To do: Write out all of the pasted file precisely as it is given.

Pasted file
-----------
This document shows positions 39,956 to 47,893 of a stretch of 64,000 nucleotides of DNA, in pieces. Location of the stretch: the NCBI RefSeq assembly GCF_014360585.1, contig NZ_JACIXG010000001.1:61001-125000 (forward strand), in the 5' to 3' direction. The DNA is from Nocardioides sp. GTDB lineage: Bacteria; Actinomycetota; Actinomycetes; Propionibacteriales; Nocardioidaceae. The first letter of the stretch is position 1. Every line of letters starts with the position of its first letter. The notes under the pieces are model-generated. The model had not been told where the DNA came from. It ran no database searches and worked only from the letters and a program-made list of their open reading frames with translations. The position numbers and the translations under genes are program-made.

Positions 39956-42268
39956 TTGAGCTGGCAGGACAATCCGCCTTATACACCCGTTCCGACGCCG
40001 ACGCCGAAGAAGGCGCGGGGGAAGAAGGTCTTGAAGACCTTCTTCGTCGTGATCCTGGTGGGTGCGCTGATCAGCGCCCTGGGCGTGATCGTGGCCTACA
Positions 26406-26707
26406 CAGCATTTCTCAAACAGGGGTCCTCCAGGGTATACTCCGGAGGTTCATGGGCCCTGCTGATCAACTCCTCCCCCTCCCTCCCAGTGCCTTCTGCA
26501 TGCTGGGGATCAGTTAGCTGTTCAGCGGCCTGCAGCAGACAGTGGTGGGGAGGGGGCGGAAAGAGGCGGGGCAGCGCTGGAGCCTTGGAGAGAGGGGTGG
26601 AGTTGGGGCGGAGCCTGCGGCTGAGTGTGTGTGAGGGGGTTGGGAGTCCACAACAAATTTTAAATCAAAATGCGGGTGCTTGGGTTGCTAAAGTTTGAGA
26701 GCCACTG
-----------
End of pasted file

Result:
This document shows positions 39,956 to 47,893 of a stretch of 64,000 nucleotides of DNA, in pieces. Location of the stretch: the NCBI RefSeq assembly GCF_014360585.1, contig NZ_JACIXG010000001.1:61001-125000 (forward strand), in the 5' to 3' direction. The DNA is from Nocardioides sp. GTDB lineage: Bacteria; Actinomycetota; Actinomycetes; Propionibacteriales; Nocardioidaceae. The first letter of the stretch is position 1. Every line of letters starts with the position of its first letter. The notes under the pieces are model-generated. The model had not been told where the DNA came from. It ran no database searches and worked only from the letters and a program-made list of their open reading frames with translations. The position numbers and the translations under genes are program-made.

Positions 39956-42268
39956 TTGAGCTGGCAGGACAATCCGCCTTATACACCCGTTCCGACGCCG
40001 ACGCCGAAGAAGGCGCGGGGGAAGAAGGTCTTGAAGACCTTCTTCGTCGTGATCCTGGTGGGTGCGCTGATCAGCGCCCTGGGCGTGATCGTGGCCTACA
Positions 26406-26707
26406 CAGCATTTCTCAAACAGGGGTCCTCCAGGGTATACTCCGGAGGTTCATGGGCCCTGCTGATCAACTCCTCCCCCTCCCTCCCAGTGCCTTCTGCA
26501 TGCTGGGGATCAGTTAGCTGTTCAGCGGCCTGCAGCAGACAGTGGTGGGGAGGGGGCGGAAAGAGGCGGGGCAGCGCTGGAGCCTTGGAGAGAGGGGTGG
26601 AGTTGGGGCGGAGCCTGCGGCTGAGTGTGTGTGAGGGGGTTGGGAGTCCACAACAAATTTTAAATCAAAATGCGGGTGCTTGGGTTGCTAAAGTTTGAGA
26701 GCCACTG